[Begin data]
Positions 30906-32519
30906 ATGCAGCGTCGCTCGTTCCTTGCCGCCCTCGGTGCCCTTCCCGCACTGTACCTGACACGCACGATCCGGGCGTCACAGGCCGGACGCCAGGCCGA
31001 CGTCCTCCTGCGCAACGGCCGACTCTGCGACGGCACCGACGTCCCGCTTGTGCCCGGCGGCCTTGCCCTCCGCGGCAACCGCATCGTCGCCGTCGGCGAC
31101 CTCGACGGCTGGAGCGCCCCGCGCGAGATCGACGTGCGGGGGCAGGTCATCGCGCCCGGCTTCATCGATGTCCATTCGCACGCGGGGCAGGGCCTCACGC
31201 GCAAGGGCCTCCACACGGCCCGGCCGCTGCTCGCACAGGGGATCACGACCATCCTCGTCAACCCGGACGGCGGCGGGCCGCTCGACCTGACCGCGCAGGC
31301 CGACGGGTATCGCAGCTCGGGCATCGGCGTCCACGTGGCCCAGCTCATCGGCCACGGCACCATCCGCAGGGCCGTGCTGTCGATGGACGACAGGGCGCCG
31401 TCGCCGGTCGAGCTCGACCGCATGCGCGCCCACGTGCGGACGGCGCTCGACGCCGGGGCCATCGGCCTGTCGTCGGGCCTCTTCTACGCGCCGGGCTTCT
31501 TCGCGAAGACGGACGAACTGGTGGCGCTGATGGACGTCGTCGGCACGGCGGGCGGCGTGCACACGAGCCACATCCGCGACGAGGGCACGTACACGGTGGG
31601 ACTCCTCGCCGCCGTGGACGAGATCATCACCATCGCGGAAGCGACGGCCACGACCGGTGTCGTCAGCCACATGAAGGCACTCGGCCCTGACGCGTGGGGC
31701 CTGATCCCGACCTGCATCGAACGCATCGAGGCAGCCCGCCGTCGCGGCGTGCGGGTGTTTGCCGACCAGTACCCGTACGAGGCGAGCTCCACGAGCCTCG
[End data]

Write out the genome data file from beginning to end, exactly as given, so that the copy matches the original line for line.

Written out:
Positions 30906-32519
30906 ATGCAGCGTCGCTCGTTCCTTGCCGCCCTCGGTGCCCTTCCCGCACTGTACCTGACACGCACGATCCGGGCGTCACAGGCCGGACGCCAGGCCGA
31001 CGTCCTCCTGCGCAACGGCCGACTCTGCGACGGCACCGACGTCCCGCTTGTGCCCGGCGGCCTTGCCCTCCGCGGCAACCGCATCGTCGCCGTCGGCGAC
31101 CTCGACGGCTGGAGCGCCCCGCGCGAGATCGACGTGCGGGGGCAGGTCATCGCGCCCGGCTTCATCGATGTCCATTCGCACGCGGGGCAGGGCCTCACGC
31201 GCAAGGGCCTCCACACGGCCCGGCCGCTGCTCGCACAGGGGATCACGACCATCCTCGTCAACCCGGACGGCGGCGGGCCGCTCGACCTGACCGCGCAGGC
31301 CGACGGGTATCGCAGCTCGGGCATCGGCGTCCACGTGGCCCAGCTCATCGGCCACGGCACCATCCGCAGGGCCGTGCTGTCGATGGACGACAGGGCGCCG
31401 TCGCCGGTCGAGCTCGACCGCATGCGCGCCCACGTGCGGACGGCGCTCGACGCCGGGGCCATCGGCCTGTCGTCGGGCCTCTTCTACGCGCCGGGCTTCT
31501 TCGCGAAGACGGACGAACTGGTGGCGCTGATGGACGTCGTCGGCACGGCGGGCGGCGTGCACACGAGCCACATCCGCGACGAGGGCACGTACACGGTGGG
31601 ACTCCTCGCCGCCGTGGACGAGATCATCACCATCGCGGAAGCGACGGCCACGACCGGTGTCGTCAGCCACATGAAGGCACTCGGCCCTGACGCGTGGGGC
31701 CTGATCCCGACCTGCATCGAACGCATCGAGGCAGCCCGCCGTCGCGGCGTGCGGGTGTTTGCCGACCAGTACCCGTACGAGGCGAGCTCCACGAGCCTCG